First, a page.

“Zika is a major emerging viral infectious disease problem that has no simple or easy solution.”
Although the Zika virus existed in central Africa decades ago, the sudden and rapid spread of the virus around the world in a couple of years was significant, but not unprecedented. Other viral diseases, including the Dengue and Chikungunya virus which have the same mosquito vector of transmission, had a similar spread over just a few years. In the case of Zika, approximately 50 countries have been affected.
What is it, and How is it Spreading?
Zika is officially classified as a flavivirus and is closely related to Dengue and West Nile viruses. It is spread by Aedes aegypti mosquito species. Unlike most mosquitos in the US which tend to bite at dusk and dawn, Aedes can be aggressive daytime biters. They can also reproduce in a container of water as small as a bottlecap. This characteristic makes mosquito control measures much less likely to be successful. The best way to prevent Zika is to prevent mosquito bites. A. aegypti mosquitoes have a limited geographic range in the southern US. Both southern Florida and Texas have been affected so far in the US, but the A. aegypti mosquito also has a worldwide range.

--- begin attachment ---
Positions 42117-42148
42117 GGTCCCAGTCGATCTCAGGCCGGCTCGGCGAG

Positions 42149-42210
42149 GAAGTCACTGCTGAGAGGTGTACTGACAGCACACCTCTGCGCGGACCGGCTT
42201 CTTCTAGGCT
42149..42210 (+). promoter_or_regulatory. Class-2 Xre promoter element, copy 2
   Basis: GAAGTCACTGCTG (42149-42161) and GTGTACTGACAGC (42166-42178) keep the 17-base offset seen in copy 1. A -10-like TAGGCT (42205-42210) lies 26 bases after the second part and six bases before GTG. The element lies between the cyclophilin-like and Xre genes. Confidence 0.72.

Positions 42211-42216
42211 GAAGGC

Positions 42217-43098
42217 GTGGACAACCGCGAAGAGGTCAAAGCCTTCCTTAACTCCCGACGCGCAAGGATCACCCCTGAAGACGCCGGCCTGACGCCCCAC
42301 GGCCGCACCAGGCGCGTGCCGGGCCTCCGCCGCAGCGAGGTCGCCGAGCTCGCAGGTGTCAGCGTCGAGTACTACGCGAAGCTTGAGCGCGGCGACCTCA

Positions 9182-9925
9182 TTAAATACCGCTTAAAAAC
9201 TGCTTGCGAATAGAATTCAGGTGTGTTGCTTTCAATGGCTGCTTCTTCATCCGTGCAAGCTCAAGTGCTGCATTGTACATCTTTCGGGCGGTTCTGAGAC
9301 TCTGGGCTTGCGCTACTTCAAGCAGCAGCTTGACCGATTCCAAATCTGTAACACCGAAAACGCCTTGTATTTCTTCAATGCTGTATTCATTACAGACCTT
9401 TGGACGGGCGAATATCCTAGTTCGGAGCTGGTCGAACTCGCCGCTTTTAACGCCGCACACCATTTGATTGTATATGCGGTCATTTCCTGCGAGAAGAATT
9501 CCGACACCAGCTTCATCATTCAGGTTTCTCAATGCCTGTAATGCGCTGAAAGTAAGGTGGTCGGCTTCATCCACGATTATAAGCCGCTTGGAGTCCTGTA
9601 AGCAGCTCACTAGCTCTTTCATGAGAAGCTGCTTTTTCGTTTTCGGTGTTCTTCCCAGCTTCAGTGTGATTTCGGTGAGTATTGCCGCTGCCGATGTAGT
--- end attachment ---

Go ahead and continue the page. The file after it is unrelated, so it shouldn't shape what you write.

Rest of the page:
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Much of the worldwide attention for the Zika virus is from its link to congenital neurological abnormalities in pregnant women. Microcephaly is the most common abnormality, leading to incomplete brain development. Children born with this condition not only struggle to survive but represent an ongoing healthcare burden, often in nations that already have limited healthcare resources. Miscarriage, and/or stillbirths are also attributed to the infection.
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What are The Symptoms of the Virus?
A great concern to the continental US would be a broader spread of Zika and a larger impact on pregnant women here. Of additional concern is another species of Aedes which could potentially harbor the Zika virus: A. albopictus. This species has a much larger geographic range throughout most of the US.
One of the unique features of this virus is that infection in males leads to contamination of sperm for up to 90 days, hence, Zika has also become a sexually- transmitted disease, estimated to be 5-10 % of total cases. Men who have traveled to or lived in Zika endemic areas need to take special precautions with sexual relations with their partners, especially if they are in the family planning mode.
Of those humans bitten by an infected mosquito, only one in five will have symptomatic disease. These include several days of mild symptoms including fever, chills, muscle aches, and a rash. These symptoms are also milder than infections with Chikungunya or Dengue virus, and milder than influenza infections. The asymptomatic nature of most infections complicates the diagnosis and potential identification in women of childbearing age. There have also been reports of Guillain-Barré syndrome, an uncommon neurological disorder with loss of ability to control and sense one’s arms and legs, that may be tied to the virus.